Teaching English

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CHAPTER I

INTRODUCTION
1.1 Background

All through the years, there has been an increasing emphasis on teaching English as an instrument for communication, and technology has played a critical function in facilitating authentic communication. The movement of language teaching objectives and practices has changed from the printed word and knowledge of language systems to the use and communicative value of the spoken language in the everyday setting (Vanderplank, 1993). In a sense, the efficacy of multimedia has drawn great consideration and is presumed, under the theory of adding an additional channel of media to send out a message, to significantly improve communication and comprehension (Dwyer, 1978).

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Multimedia technology (like TV, computers, networks, emails video cassette recorders (VCRS), compact disc ready-only memories (CD-ROMs) and interactive multimedia) aids the teaching technique of integrating real-life situations with the target language into the language classroom. In this meticulous setting, learners slowly expand their language acquisition by being exposed to the authentic environment of the target language.

According to one of the most outstanding theories of second language acquisition, Krashen (1985) proposed that learners can learn a large amount of language unconsciously through ample comprehensible input. The Input Hypothesis, stated by Krashen, argues that the use of a target language in real communicative environments and the stress on rich comprehensible input by exposing the learners to the target language in the classroom facilitate their language acquisition. In other words, language acquisition only happens when comprehensible input is suitably delivered. In this respect, language teachers struggle to employ a wide range of teaching techniques to make authentic situations and to promote learners’ language acquisition.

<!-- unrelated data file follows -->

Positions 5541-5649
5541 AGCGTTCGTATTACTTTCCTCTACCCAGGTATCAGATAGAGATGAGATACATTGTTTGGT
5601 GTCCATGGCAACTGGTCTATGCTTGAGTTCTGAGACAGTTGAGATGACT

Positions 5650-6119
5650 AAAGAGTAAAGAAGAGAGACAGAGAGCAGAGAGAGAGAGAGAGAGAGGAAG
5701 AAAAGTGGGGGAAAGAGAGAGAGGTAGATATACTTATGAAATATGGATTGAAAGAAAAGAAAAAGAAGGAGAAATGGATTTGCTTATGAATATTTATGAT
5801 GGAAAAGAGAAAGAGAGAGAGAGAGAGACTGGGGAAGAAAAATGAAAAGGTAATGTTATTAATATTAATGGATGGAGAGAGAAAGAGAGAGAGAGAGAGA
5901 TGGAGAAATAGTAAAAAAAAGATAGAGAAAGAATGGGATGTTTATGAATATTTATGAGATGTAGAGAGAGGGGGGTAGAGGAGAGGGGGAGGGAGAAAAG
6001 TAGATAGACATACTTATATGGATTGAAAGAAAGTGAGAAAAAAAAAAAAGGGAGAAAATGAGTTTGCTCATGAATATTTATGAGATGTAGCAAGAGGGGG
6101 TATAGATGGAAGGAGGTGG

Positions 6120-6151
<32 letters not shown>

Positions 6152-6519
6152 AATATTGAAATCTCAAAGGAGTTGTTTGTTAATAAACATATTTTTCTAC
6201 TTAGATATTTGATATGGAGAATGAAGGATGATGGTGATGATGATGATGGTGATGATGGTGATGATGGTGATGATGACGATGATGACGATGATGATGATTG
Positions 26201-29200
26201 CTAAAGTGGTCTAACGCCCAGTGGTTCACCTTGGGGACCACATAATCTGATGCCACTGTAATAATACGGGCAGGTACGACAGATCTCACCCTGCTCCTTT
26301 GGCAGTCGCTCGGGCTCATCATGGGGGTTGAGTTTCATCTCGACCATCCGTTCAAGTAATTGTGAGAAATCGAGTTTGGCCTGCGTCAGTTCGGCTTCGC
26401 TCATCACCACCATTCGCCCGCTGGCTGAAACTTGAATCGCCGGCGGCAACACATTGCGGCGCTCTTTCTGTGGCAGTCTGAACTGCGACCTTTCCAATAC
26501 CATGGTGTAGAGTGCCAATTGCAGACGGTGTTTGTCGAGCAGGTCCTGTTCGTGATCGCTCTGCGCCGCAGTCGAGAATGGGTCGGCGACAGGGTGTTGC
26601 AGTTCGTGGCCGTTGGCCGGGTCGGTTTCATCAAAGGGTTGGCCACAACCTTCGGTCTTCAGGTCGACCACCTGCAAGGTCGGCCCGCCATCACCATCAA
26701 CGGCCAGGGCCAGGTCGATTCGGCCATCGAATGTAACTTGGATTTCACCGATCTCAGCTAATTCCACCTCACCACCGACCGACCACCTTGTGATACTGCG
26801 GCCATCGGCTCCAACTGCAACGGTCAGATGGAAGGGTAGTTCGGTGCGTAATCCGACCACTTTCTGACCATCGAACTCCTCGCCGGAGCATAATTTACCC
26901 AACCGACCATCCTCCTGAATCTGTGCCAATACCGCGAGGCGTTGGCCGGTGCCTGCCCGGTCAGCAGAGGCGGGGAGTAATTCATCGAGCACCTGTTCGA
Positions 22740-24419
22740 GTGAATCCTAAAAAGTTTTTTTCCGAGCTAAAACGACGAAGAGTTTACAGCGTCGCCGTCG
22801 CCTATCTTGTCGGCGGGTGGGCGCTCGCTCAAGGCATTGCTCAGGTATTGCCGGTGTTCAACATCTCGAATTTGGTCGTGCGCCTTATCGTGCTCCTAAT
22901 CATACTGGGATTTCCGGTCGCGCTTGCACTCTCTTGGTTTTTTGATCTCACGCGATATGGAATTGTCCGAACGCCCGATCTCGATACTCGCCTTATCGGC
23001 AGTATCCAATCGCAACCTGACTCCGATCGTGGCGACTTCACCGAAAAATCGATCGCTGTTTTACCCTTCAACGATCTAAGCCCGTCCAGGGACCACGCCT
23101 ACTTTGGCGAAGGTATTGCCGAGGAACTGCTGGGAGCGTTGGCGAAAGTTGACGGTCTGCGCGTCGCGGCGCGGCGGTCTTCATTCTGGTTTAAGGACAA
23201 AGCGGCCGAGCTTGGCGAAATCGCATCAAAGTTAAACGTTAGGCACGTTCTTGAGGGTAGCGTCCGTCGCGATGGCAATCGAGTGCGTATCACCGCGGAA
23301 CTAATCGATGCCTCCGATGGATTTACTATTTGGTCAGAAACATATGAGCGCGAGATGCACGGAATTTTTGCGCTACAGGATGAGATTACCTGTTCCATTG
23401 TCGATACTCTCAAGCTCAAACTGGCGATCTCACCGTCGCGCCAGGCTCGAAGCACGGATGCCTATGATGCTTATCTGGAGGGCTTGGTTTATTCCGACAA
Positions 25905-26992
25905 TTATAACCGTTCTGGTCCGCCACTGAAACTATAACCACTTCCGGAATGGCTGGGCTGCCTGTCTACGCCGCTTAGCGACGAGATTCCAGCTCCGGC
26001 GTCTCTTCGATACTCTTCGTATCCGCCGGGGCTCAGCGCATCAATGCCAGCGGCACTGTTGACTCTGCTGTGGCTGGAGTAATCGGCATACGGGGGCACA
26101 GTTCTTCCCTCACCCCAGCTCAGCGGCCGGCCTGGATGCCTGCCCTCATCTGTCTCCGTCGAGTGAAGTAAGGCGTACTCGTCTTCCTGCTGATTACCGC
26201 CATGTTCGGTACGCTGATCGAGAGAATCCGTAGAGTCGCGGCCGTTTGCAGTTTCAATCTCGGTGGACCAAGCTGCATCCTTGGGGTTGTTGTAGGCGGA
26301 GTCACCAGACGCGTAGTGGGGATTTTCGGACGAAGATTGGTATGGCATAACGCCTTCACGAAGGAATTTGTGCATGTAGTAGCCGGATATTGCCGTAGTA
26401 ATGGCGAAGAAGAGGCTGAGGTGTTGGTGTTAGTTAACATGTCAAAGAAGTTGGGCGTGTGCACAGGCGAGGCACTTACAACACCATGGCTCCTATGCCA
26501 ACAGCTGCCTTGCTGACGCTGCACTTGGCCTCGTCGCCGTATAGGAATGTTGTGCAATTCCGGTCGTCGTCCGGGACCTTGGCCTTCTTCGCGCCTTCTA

Many researchers have presented strong evidence that multimedia (like computers, video, and TV) have helpful effects on language learning due to rich and authentic comprehensible input (Brett, 1995; Egbert & Jessup, 1996; Khalid, 2001). Results of these studies demonstrated the significance of the use of multimedia develops learners’ language performance in reading, listening comprehension and vocabulary recognition. One survey study by the American Association of School Administrators showed that 94 percent of teachers and supervisors believe that technology has enhanced students’ learning considerably. Similarly, many English-as-a-Second Language (ESL) teachers concur that educational technology presents many possibilities for progressing students’ language proficiency, including their vocabulary, reading, listening, and speaking.

Similarly, television programs and videos have created a place in the communication of information and are powerful apparatus in improving language teaching (Anderson & Lorch, 1983). Both TV and videos communicate not only visually through pictures but also aurally throughout the spoken word, music and sound effects. The subtitle, a key role on television and videotapes, is coordinated with the dialogue or narration of the program’s audio track, expanding comprehension and understanding of TV programs and videos. Lambert, Boehler and Sidoti (1981) have asserted that the constant general movement indicates that information coming through two input types (e.g.,

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